prescription drugs (David Smart/Shutterstock.com)

Michigan tackles opioid abuse with data-sharing platform

To tackle and prevent opioid abuse in the state, Michigan has replaced its electronic prescription monitoring program (PMP) with a fully hosted and maintained platform that integrates into electronic health records (EHRs) and gives prescribers and physicians near-instantaneous access to patients’ drug histories.

“What used to take five to 10 minutes for a practitioner to query the system and run a patient report now takes on average less than half a second,” said Kim Gaedeke, Michigan’s PMP director.

Officials replaced the Michigan Automated Prescription System (MAPS) with Appriss Health’s PMP AWARxE, a scalable software-as-a-service platform, and then added MAPS to EHR and pharmacy management systems at hospitals, physician groups and pharmacies. That second stage uses Appriss’ PMP Gateway, a managed service for integrating prescription drug monitoring program (PDMP) data and analytics into EHRs.

During the six-month process, Michigan migrated more than 120 million records from MAPS to Appriss’ platform. Since going live on April 4, the new MAPS has garnered about 28,000 users, including 3,000 delegate users, who are people that registered users designate to access their records.

This fall, the state will begin using Appriss’ next-generation substance abuse tracking platform: NarxCare. Part analytics tool, it automatically analyzes MAPS data and a patient’s health history to provide a patient risk score, or NarxScore. That score -- which looks at all the risk factors for abuse of narcotics, sedatives and stimulants -- is embedded into EHRs, said Brad Bauer, vice president of business development at Appriss.

In a NarxReport, prescribers can immediately see predictive risk scores, red flags, a prescription graph and PDMP data, which alerts them to patients at risk for drug addiction or overdose or a dangerous drug interaction.

“That’s absolutely critical so that the practitioner can remain within his or her workflow and [does] not have to exit out to pull a report,” Bauer said.

What’s more, care teams can communicate with one another through the platform, and it can return information on treating drug addiction and the locations of treatment centers, which practitioners can provide to patients.

“It’s much more robust by way of prevention,” Bauer said. “It’s taking our state’s PDMP and making it a medical tool.”

Previously, when users needed to query MAPS, it could take up to 10 minutes “so long as our system didn’t crash,” Gaedeke said. “You’d have multiple users trying to access the system, and we didn’t have the bandwidth. And so now with the Appriss host system that we have, we don’t have that issue.”

Now, users log in via a web portal. A dashboard shows patient or clinical alerts -- such as someone who has seen several doctors or drug dispensers in a short period of time for opiate-based controlled substances. Users can also see any recent reports they requested and any delegate users who have been designated.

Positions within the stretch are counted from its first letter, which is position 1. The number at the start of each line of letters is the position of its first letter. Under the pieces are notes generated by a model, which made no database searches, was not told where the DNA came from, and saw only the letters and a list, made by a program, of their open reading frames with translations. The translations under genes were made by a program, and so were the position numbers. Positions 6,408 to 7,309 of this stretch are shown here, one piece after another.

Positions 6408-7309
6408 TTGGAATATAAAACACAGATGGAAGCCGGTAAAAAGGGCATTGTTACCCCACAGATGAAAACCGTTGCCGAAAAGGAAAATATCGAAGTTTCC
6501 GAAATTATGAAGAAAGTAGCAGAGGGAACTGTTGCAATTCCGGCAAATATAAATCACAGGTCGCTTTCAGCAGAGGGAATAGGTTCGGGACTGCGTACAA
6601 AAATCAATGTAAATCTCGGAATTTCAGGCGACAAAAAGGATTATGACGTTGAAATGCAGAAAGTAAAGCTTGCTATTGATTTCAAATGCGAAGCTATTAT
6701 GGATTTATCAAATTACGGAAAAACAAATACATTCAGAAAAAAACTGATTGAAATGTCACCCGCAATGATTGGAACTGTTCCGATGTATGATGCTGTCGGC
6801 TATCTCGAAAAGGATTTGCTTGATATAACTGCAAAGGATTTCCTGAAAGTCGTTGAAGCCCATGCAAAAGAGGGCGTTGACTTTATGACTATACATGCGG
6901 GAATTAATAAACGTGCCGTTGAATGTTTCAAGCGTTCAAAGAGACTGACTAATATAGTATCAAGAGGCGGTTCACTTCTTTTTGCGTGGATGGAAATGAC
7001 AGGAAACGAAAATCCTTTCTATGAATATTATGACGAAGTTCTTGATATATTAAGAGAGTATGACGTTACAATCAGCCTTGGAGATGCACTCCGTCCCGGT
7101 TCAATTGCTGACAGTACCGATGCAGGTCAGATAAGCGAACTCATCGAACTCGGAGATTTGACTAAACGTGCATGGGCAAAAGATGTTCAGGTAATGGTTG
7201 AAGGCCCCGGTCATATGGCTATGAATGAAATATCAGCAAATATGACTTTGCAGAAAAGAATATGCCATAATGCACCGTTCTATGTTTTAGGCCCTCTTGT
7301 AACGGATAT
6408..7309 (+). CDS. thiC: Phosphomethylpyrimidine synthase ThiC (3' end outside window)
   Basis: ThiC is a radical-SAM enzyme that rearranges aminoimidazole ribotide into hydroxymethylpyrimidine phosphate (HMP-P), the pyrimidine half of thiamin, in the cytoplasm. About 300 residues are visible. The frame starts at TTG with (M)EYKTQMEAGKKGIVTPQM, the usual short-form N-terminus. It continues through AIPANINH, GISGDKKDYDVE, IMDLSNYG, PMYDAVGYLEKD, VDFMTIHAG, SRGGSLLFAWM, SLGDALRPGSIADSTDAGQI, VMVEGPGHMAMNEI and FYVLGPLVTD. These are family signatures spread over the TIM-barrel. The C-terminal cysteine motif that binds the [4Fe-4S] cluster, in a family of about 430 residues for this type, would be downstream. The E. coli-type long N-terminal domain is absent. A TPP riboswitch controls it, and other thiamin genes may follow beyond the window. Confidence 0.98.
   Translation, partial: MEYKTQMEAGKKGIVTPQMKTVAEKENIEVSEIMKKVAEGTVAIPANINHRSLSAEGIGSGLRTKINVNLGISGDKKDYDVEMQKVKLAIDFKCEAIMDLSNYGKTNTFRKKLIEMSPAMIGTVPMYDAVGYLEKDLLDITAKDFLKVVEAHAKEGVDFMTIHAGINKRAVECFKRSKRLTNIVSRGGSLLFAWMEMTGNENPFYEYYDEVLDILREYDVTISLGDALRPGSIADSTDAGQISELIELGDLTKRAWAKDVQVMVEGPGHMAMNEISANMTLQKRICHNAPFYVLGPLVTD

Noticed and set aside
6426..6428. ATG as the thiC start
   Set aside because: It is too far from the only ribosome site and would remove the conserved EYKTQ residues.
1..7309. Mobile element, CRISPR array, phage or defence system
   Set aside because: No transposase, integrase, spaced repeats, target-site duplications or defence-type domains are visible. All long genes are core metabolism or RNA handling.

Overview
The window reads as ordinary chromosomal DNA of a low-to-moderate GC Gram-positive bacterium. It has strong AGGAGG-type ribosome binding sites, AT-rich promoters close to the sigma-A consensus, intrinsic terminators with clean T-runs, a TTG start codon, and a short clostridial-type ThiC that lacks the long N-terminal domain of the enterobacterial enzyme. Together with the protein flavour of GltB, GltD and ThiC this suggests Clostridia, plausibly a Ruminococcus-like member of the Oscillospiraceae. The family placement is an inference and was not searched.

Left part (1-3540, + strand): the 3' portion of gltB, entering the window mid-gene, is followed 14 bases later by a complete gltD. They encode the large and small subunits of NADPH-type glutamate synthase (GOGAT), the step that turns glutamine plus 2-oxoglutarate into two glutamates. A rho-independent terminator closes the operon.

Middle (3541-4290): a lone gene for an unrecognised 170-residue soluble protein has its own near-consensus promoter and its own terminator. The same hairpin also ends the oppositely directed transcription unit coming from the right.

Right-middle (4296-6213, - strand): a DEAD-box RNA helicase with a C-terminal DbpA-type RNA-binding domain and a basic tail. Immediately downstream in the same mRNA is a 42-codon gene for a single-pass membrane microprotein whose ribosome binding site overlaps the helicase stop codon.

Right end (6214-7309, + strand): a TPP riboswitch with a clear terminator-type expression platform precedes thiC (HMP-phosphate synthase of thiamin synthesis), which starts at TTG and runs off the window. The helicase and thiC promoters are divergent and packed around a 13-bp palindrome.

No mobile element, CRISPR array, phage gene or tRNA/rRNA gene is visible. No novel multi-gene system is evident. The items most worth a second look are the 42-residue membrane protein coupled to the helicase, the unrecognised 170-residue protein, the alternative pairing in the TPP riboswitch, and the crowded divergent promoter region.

“Behind the scenes, whenever we receive a request, that is going to hit the data repository that we maintain for the state,” Bauer said. “We have a proprietary means of patient clustering and how we clean and match the data, which is very important in terms of the quality of the data. That enables us to see the request for a patient report. We’re able to accurately match that to the data that’s in the system so we are returning records for that patient.”

Search terms include partial and full names, dates of birth and time parameters so that users can see a history of prescriptions for Schedule II to V drugs, such as Percocet, codeine, and anti-depression and anti-anxiety medications.

Besides prescription history, the reports include prescriber and dispenser information. Additionally, data uploads happen in real time, as opposed to the nightly batch updates that happened previously.

Users can also use the PMP InterConnect hub, which lets PMP AWARxE users query other states’ prescription drug monitoring data. Appriss maintains the hub for the National Association of Boards of Pharmacy, and it currently has data from 42 states. For instance, if a prescriber suspects a patient of drug abuse, they can check InterConnect to see if that person has visited practitioners in other states.

Opioid abuse is rampant nationwide. In Michigan, deaths from opioid use grew by 13.3 percent from 2014 to 2015, according to the Centers for Disease Control and Prevention. In 2015, Gov. Rick Snyder created the Michigan Prescription Drug and Opioid Abuse Task Force, which recommended replacing or enhancing MAPS. As a result, the state appropriated $2.47 million to the Department of Licensing and Regulatory Affairs, whose Bureau of Professional Licensing oversees MAPS, to replace the system and another $2.02 million for maintenance.

About the Author

Stephanie Kanowitz is a freelance writer based in northern Virginia.

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